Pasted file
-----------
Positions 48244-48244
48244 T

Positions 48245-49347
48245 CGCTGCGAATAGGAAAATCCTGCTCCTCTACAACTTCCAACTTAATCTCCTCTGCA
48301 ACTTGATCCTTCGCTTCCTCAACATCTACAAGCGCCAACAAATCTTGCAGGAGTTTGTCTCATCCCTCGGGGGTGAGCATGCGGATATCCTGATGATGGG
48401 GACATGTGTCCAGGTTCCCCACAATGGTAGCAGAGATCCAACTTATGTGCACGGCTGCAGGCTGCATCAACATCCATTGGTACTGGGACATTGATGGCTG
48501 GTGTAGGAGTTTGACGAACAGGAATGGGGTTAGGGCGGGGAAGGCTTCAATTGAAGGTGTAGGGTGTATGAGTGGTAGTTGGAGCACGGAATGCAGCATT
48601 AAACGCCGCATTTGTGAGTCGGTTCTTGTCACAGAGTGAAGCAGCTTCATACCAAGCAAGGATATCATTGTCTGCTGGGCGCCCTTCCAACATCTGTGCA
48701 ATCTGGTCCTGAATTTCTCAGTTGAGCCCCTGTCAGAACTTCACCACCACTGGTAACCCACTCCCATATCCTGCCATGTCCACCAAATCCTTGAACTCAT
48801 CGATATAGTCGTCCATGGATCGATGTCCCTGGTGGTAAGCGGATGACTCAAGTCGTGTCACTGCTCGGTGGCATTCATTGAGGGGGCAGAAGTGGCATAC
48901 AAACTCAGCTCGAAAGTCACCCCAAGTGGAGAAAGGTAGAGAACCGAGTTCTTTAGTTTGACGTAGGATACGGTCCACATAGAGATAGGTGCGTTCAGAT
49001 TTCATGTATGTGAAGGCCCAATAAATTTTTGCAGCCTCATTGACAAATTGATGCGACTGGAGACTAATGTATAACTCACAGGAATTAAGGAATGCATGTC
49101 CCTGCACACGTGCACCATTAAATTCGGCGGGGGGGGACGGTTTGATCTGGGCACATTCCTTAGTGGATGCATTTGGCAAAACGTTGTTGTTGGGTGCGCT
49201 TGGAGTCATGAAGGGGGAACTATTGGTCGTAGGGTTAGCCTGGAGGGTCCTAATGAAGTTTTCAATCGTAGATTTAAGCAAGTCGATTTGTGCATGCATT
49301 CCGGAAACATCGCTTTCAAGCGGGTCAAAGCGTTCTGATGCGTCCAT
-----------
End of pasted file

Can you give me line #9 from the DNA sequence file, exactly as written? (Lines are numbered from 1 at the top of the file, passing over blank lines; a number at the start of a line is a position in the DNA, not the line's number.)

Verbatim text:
48701 ATCTGGTCCTGAATTTCTCAGTTGAGCCCCTGTCAGAACTTCACCACCACTGGTAACCCACTCCCATATCCTGCCATGTCCACCAAATCCTTGAACTCAT